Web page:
Thursday, July 24, 2008

Children's Literature

I'm currently in the midst of reading four books, none that are near completion, so it may be a couple days until I'm ready to post another review. Thus, in the meantime I thought I might post a review or two on my favorite children's books.

Personally I love children's books. If I ever get a book published, I suspect it will be a book for children. In fact, the only story I've ever had published was in fact for a children's magazine.

I chosen three books to discuss today:

Caps For Sale: A Tale of a Peddler, Some Monkeys and Their Monkey Business Told and Illustrated by Esphyr Slodbodkina.

The title pretty much gives you the plot of the story, but for those wanting a little more detail here it is: One day a peddler who sells caps decides to take a walk into the country and rest under a tree. He sleeps for a long time and when he awakens he discovers all the caps, but his own checkered one, are missing! What he discovers is a large number of monkeys have absconded with them high up into the tree. Now he has to figure out how to get them back, but the monkeys have a plan of their own (think "Monkey See, Monkey Do").

Caps For Sale is a simple story, but a fun read aloud for children (especially if you include hand and foot motions which I always have). Originally published in 1940, the book is definitely a children's classic. The pictures are colorful and fun. As long back as I can remember this has been a favorite of mine. I have a memory of "reading" this book even before I could read, just because I knew it so well. I've purchased a copy of this book to read to ny daughter and hope she'll enjoy it as much as I did.

The Story of Ferdinand by Munro Leaf (Drawings by Robert Lawson). This is another old, but good book. I am particularly fond of the artist, Robert Lawson's drawings (I'll post more about Lawson later).

Ferdinand is a bull who lives in Spain, but he is not like the other bulls. He does not like to fight. Instead he prefers to sit in the shade of a tree in the middle of the field and smell the flowers, which he does... until one day he accidentally sits on a bee. Stung by the bee Ferdinand rushes and butts his horns about the field looking quite mad. Unfortunately for him, he is seen by some gentlemen who just happen to be looking for the next bull to fight in Madrid.

Published in 1936, The Story of Ferdinand is a comical story and, like Caps for Sale, a wonderful children's classic that has survived the test of time. I've also purchased a copy of this book because I want to be sure to share it with my daughter.

The drawings are especially fun, even though they are black and white. Robert Lawson is mostly known as an artist, but he was also an author. Some of his books include: Rabbit Hill, Mr. Wilmer, and Ben and Me just to name a few. You may have seen his artwork in books such as Mr. Popper's Penguins, Pilgrim's Progress, and They Were Strong and Good (again, just to name a few). All of these books I've listed are excellent and worth tracking down -- though they are generally for older readers (8 years+), unlike The Story of Ferdinand (3-8 years).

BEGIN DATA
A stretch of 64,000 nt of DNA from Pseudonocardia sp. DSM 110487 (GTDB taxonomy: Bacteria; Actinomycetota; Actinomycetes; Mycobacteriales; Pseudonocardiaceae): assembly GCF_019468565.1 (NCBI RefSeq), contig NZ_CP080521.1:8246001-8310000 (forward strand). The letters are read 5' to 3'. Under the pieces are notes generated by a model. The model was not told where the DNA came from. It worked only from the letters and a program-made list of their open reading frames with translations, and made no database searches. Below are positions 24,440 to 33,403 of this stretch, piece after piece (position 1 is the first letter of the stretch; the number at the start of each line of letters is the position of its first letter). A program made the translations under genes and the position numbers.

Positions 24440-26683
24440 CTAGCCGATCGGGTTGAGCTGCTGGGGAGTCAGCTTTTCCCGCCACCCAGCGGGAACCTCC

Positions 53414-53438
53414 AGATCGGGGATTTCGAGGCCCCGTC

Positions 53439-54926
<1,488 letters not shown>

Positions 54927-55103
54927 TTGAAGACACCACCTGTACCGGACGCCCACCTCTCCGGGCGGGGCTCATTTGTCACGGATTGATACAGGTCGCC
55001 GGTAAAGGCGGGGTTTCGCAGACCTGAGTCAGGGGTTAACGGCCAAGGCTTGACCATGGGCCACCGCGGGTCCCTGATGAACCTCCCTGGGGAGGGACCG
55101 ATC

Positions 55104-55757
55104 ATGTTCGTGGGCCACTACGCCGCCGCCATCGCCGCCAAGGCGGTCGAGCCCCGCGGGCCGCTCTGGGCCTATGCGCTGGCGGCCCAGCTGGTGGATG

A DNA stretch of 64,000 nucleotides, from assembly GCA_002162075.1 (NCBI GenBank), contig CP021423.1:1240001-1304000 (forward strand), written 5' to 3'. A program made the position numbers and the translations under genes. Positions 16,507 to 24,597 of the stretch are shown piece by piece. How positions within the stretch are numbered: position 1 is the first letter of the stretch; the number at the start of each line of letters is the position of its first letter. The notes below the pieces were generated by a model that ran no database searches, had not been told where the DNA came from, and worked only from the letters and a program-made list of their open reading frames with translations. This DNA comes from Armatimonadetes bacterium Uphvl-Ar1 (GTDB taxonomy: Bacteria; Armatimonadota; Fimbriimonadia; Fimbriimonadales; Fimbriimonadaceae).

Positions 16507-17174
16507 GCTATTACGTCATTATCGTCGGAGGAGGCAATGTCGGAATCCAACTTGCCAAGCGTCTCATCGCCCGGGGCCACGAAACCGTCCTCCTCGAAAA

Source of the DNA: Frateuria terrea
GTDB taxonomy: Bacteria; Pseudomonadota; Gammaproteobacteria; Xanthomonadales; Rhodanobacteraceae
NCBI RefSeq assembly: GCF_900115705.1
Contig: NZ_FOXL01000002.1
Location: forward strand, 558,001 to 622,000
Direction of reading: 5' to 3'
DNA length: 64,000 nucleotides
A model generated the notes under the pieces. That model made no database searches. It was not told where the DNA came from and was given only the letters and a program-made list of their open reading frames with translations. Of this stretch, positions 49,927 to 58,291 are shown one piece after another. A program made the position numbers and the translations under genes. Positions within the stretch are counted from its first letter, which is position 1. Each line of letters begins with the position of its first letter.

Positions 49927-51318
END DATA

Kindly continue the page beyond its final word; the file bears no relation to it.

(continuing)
Corduroy by Don Freeman is also one of my all-time favorites. The first in a series of books about a teddy-bear with green corduroy overalls, Corduroy was first published in 1968.

The story begins with Corduroy living in a department store and wishing for a home. A little girl sees him and wishes to take him home, but her mother won't let her because he is missing a button, and besides they've spent too much at the store as it is... Corduroy had no idea he was missing a button and so when the store closes for the evening he goes on the hunt for his missing button.

I loved this story so much I even had my own Corduroy bears growing up -- the first with the authentic green corduroy overalls and the second, a replacement for the first, with customized navy blue corduroy overalls (my favorite color). This book is a wonderful addition to a children's library and as the child grows you can add the other Corduroy books to their collection. Right now I only have the first, but I am on the lookout for: Corduroy Lost and Found and A Pocket for Corduroy.

What are some of your favorite children's books?


Discipula said...

My hands down favorite children's book is Goodnight Moon. My advice to new moms is to only have books on the shelf that you don't mind reading 1,000 times (x the number of kids you have). I have never once groaned, even inwardly, when one of my kiddos handed it to me...and I MUST be approaching the 6,000 mark for this book! :) It's a book that soothes them, and soothes me.

Discipula said...

ps...thanks for linking to me...I did the same for you!


Sarah Mehrens said...

Yes, Goodnight Moon is also a favorite and I've read that at least a million times already in her first year of life, but it's a good one to do that with. I also love "Runaway Bunny". Have you read "My World"?

Discipula said...

Yes, I love Runaway Bunny too. Haven't read My that MWB? Thought of a couple more.

Is Your Mama a Llama?
Guess How Much I Love You
The Little Engine That Could


Anonymous said...

Cool reviews - thank you very much. I'm always on the hunt for great children's books and have recently discovered Bayard and their series of StoryBoxBooks, AdventureBoxBooks and DiscoveryBoxBooks (which is a special Olympic edition) They have work by acclaimed children's books illustrator Helen Oxenbury appearing in the Storybox series for September. In addition to this, they also have some great activities for rainy days:,, Enjoy!